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Exclusive: Suella Braverman claims to have contributed to a legal textbook. The author says she didn’t.

The book’s author says Braverman made “no written or editorial contribution”, and simply did some photocopying

Claims by new Home Secretary Suella Braverman that she “contributed” to a legal textbook have been rubbished by the book’s author – who says she merely did some photocopying for him.

Braverman’s profile on the website of No5, a leading barristers’ chambers where she worked before becoming an MP, claims she was “a contributor” to the 2007 textbook Gambling for Local Authorities, Licensing, Planning and Regeneration.

But the book’s author, Philip Kolvin KC, told the Big Issue Braverman “did not make a written or editorial contribution to the book”.

Kolvin added: “However on one occasion I asked her to do some photocopying for the book, which she did.”

Profiles on the No5 website outline barristers’ accomplishments and are submitted by the individuals concerned. Many are self employed, with the chambers the rooms they use while working. 

Both Braverman’s parliamentary office and the Home Office declined to comment when approached by the Big Issue. 

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No5 also declined to comment on the record, but the entire contents of Braverman’s profile has since been removed from the website. Staff at the chambers said she asked them to remove the profile after the Big Issue made contact about the claim but a copy of the web page is still available online through the Internet Archive.

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Suella Braverman
Braverman’s regulatory and licensing profile on the No5 chambers website, before it was edited. Highlighting added by the Big Issue. Image: Screenshot

Braverman, appointed home secretary by new Prime Minister Liz Truss, was a pupil in chambers when the book was published, just two years after she qualified as a lawyer.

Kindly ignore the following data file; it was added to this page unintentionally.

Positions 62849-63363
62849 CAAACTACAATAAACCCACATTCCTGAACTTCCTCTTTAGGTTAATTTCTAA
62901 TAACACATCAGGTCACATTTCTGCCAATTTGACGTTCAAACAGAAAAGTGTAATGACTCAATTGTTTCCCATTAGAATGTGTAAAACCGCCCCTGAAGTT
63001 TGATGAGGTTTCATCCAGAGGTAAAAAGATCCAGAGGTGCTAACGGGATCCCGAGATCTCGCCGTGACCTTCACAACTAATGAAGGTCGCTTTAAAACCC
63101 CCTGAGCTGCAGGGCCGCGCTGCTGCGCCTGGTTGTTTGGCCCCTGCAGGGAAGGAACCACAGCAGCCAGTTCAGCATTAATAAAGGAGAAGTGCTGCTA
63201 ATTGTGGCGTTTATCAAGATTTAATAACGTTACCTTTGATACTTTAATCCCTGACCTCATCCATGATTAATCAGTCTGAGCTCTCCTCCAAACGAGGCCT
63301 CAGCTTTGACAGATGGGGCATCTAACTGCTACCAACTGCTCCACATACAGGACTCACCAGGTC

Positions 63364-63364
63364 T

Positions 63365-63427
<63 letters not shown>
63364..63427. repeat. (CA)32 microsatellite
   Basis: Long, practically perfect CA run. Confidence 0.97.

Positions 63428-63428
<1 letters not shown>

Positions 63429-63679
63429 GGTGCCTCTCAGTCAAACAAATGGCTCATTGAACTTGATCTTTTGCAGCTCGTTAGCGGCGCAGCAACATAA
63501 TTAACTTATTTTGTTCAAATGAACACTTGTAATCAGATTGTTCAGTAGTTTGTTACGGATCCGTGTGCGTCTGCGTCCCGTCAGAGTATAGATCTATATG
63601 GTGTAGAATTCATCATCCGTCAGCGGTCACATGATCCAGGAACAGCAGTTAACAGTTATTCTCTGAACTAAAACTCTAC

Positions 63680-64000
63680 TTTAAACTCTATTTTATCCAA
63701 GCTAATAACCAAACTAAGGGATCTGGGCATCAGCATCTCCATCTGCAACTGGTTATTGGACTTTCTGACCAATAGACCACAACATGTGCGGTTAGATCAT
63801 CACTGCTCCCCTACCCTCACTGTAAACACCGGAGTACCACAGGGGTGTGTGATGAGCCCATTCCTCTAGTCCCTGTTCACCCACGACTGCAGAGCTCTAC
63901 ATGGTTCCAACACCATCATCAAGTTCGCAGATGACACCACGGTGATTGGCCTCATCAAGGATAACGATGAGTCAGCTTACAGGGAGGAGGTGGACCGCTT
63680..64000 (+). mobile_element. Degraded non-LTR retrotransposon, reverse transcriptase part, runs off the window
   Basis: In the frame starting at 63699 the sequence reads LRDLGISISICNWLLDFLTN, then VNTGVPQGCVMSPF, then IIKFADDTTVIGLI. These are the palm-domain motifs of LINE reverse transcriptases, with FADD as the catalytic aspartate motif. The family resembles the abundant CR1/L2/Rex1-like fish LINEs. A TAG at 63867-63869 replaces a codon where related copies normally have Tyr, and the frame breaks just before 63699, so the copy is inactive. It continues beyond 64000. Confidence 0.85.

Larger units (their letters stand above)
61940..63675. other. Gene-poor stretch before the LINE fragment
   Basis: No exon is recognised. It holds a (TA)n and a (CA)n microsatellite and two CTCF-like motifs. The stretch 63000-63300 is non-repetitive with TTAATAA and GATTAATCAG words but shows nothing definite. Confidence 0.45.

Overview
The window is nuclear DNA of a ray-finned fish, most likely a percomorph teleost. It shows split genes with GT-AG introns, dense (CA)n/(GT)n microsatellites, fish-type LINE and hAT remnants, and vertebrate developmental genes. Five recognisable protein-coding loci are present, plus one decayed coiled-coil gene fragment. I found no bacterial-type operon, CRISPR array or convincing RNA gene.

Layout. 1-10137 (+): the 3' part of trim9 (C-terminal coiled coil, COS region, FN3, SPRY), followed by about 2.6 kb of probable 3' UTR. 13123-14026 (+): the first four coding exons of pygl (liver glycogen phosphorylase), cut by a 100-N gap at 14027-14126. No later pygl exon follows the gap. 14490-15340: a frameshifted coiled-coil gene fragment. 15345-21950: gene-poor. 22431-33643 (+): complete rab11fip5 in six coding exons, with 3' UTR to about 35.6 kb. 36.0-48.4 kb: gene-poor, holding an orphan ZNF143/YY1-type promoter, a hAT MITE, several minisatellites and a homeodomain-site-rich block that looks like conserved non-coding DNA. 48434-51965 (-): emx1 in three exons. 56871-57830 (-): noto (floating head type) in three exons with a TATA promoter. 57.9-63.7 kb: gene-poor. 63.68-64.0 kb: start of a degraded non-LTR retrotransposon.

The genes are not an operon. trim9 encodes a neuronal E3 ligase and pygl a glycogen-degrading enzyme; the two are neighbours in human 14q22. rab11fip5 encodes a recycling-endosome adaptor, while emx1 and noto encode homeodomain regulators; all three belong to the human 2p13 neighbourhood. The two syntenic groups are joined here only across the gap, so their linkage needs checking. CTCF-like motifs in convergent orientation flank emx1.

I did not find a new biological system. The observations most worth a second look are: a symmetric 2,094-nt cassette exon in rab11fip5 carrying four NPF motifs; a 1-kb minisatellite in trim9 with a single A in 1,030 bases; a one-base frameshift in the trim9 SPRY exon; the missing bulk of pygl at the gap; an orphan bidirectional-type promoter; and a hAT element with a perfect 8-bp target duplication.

Her profile on the No5 website detailed her experience in personal injury claims, including in “fraudulent claims and staged accidents”, as well as in planning and environmental law. It referred to her as “The Rt Hon Suella Braverman QC MP” – a title she only gained after her election to parliament in the 2015 election.

But it is in the regulatory section of her profile that she claims to have been a contributor to Kolvin’s book, which includes chapters from a number of leading lawyers and was published by the Institute of Licensing.

The question of Braverman’s involvement in the book had previously been raised in 2020 by Private Eye and the Guardian, who noted her name did not appear anywhere in its pages.

It mirrors the case of fellow Tory MP Andrea Leadsom, who in 2016 admitted to “misleading” claims on her CV that she managed billions of pounds in funds – but in fact had no experience as an investment banker.

Suella Braverman
How Braverman’s profile appears now, with all sections of the profile removed. Image: Screenshot

Before Truss made her home secretary, Braverman was the attorney general under Boris Johnson, meaning she was in charge of giving legal advice to the government.

Issues of trust and truth in politics dogged Johnson’s premiership throughout two years of scandals, during which he was repeatedly accused of misleading parliament over a wide range of issues.

Braverman ran for the Conservative Party leadership after Johnson’s resignation, and since taking charge of the Home Office has told police to stop “symbolic gestures” and called one force out for “policing pronouns.”

The revelation comes as the party congregates in Birmingham for its annual conference facing questions over Liz Truss and Kwasi Kwarteng’s handling of the economy.

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Shami Chakrabarti, who was shadow attorney general until 2020 and now sits in the House of Lords as a Labour peer, told the Big Issue: “Every day thousands of desperate refugees are disbelieved by a brutal Home Office.

“And millions of people in the global south are denied Covid 19 vaccines because of the greedy assertion of intellectual property rights by this government and its friends in big pharma. 

“So in the light of Mr Kolvin’s allegations, the new home secretary might be wise to check her records of her contribution to his book or urgently amend her CV.”

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